Why Prince Harry's Legal Battle Over Protection Shows No Signs Of Slowing Down

When Prince Harry and Meghan Markle made the difficult decision to step down as working royals, it's likely they thought things would be simpler from then on. But defecting created even more problems, not least the abrupt axing of Harry's security detail. As the Evening Standard reported during their tell-all interview with Oprah Winfrey, the prince acknowledged how surprising it was to learn that he would lose all protection after leaving the family.

Harry explained, "Their justification was a change in status. I pushed back and said is there a change of threat or risk? Eventually, I got the confirmation that no, the risk hasn't changed but due to our change of status — we would no longer be 'official' members of the royal family." As the duke argued, "I was born into this position. I inherited the risk. So that was a shock to me."

The Independent notes that Meghan actually wrote to the royal family to beg them to reconsider. The duchess was acutely aware of how famous their family was, and didn't feel safe as a result. When the Sussexes, who relocated to California, were refused police protection during visits to the U.K., they even offered to pay for it themselves.

Per Sky News, after this offer was refused, Harry sued the Home Office, arguing it was too dangerous to return home otherwise. The case drags on, and the latest revelation over who was really involved in the decision-making process is startling.

The duke contends he wasn't given a fair shot in the first place

The decision to refuse Prince Harry and Meghan Markle police protection in the U.K. may have been personal. The Daily Mail reports the High Court has been informed, by Harry's lawyer, Shaeed Fatima QC, that he wasn't aware "the Royal Household was involved at all . . . He was told it was an independent decision." Fatima also pointed out there were "significant tensions" between Harry and the queen's private secretary at the time, which could've heavily influenced the decision.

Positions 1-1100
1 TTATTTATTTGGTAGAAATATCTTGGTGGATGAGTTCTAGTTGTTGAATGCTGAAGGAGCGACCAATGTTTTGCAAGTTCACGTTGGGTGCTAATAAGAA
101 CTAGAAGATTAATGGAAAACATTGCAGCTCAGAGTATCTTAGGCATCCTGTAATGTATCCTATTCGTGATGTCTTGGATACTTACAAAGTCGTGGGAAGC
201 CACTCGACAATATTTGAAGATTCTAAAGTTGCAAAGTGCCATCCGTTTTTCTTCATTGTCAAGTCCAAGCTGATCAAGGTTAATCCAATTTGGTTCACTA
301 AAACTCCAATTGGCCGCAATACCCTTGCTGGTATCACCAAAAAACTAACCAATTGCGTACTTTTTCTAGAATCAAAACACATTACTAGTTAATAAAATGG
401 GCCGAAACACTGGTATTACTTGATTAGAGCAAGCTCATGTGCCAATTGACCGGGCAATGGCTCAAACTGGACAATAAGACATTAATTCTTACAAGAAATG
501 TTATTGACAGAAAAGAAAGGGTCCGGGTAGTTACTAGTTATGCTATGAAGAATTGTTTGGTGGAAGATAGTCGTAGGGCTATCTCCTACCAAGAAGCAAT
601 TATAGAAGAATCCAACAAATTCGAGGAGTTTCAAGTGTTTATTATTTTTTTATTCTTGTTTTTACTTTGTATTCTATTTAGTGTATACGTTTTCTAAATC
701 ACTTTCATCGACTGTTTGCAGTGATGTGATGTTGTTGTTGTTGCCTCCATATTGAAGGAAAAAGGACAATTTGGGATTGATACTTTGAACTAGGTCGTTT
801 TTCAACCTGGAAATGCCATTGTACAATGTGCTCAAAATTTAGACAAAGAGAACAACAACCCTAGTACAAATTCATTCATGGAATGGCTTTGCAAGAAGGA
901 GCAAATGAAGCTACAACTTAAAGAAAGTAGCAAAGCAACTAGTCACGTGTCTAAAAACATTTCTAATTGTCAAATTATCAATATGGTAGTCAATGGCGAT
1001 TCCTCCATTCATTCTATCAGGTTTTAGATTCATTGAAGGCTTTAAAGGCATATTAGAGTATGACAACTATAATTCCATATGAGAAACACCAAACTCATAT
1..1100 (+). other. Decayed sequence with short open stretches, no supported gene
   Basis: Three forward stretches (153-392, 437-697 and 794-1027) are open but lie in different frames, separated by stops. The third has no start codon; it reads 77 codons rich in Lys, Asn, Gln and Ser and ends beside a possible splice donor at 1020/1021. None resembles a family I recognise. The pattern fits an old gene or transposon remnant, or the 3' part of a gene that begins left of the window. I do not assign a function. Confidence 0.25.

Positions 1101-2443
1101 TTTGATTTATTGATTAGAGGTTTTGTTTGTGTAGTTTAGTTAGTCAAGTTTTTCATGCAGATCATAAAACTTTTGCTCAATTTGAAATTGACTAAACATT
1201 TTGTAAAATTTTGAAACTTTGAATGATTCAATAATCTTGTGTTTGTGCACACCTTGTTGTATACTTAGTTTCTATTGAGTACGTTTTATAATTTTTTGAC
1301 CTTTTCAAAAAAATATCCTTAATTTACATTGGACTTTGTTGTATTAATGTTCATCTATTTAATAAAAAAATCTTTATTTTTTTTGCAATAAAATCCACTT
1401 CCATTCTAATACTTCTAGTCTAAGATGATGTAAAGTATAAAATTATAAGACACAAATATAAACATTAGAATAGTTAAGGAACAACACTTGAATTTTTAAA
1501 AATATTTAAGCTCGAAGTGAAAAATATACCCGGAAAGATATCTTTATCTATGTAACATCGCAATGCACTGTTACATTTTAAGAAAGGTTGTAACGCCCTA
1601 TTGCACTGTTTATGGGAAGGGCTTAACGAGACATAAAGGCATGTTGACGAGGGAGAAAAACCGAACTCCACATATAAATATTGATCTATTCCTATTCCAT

The Executive Committee for the Protection of Royalty and Public Figures (Ravec) opted not to protect the Sussexes during trips home to Britain. However, Harry's legal team argues that he wasn't briefed on who Ravec actually were. Moreover, Fatima contended that the duke's concerns were not adequately passed on to them, including Harry's offer to pay for security himself, and he was prevented from contacting the group directly, according to the Daily Mail.

Thus, "If there had been a fair process, Ravec would or could have reached a different decision." Sir James Eadie QC, representing the Home Office, claimed that the strained relationship between Harry and the rest of his family had nothing to do with Ravec's decision, which was based solely on the prince's defection.

Likewise, Eadie reasoned that, even if Harry was allowed to make a personal appeal to Ravec, it wouldn't have changed anything. The Mirror confirmed Harry is requesting a full judicial review into what happened. The case is ongoing.

Meghan and Harry almost missed the Jubilee over security concerns

In the weeks leading up to the queen's Platinum Jubilee, it was unclear whether the Sussexes would be able to attend. Per NBC News, during an interview on "Today," Prince Harry admitted they still had to organize security for the trip. The duke promised he was doing everything possible to travel over and celebrate with his beloved grandmother, who at that point had yet to meet her namesake great-granddaughter Lilibet.

Even though they did ultimately end up going, security experts explained why Meghan and Harry might choose to hide out during the Jubilee, reasoning to the Daily Mail that they'd probably feel safer in the reassuring confines of Frogmore Cottage than out in public. As The Mirror confirmed, Harry and Meghan Markle were reassured that their family would be secure throughout their stay, regardless of his legal case against the Home Office.

As a source clarified, "For Harry, this has always been about protecting his family. He has been in constant contact with the relevant parties and made it very clear that he wouldn't travel without receiving cast-iron assurances over the safety of his family." Thankfully, the insider noted, "He is satisfied the right procedures are in place."

In Harry's initial statement, announcing his intent to demand a judicial review, the prince's spokesperson made it clear: "The UK will always be Prince Harry's home and a country he wants his wife and children to be safe in," (via Cosmopolitan).